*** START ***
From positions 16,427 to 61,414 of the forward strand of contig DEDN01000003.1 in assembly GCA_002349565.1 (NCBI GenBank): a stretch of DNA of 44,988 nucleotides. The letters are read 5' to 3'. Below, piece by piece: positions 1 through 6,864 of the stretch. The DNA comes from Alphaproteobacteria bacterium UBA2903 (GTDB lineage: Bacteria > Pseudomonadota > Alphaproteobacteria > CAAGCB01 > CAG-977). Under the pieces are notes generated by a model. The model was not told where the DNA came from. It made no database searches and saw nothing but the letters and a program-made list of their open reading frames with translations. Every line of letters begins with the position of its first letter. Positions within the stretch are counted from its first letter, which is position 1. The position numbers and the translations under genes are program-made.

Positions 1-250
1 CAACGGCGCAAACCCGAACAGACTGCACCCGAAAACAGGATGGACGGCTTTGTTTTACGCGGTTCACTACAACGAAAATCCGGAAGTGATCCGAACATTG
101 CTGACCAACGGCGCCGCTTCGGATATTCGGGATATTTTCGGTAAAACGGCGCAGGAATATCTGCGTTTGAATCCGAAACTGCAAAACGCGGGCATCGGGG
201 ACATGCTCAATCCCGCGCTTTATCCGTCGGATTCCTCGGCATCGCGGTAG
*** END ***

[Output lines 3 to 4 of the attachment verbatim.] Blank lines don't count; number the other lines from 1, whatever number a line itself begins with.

1 CAACGGCGCAAACCCGAACAGACTGCACCCGAAAACAGGATGGACGGCTTTGTTTTACGCGGTTCACTACAACGAAAATCCGGAAGTGATCCGAACATTG
101 CTGACCAACGGCGCCGCTTCGGATATTCGGGATATTTTCGGTAAAACGGCGCAGGAATATCTGCGTTTGAATCCGAAACTGCAAAACGCGGGCATCGGGG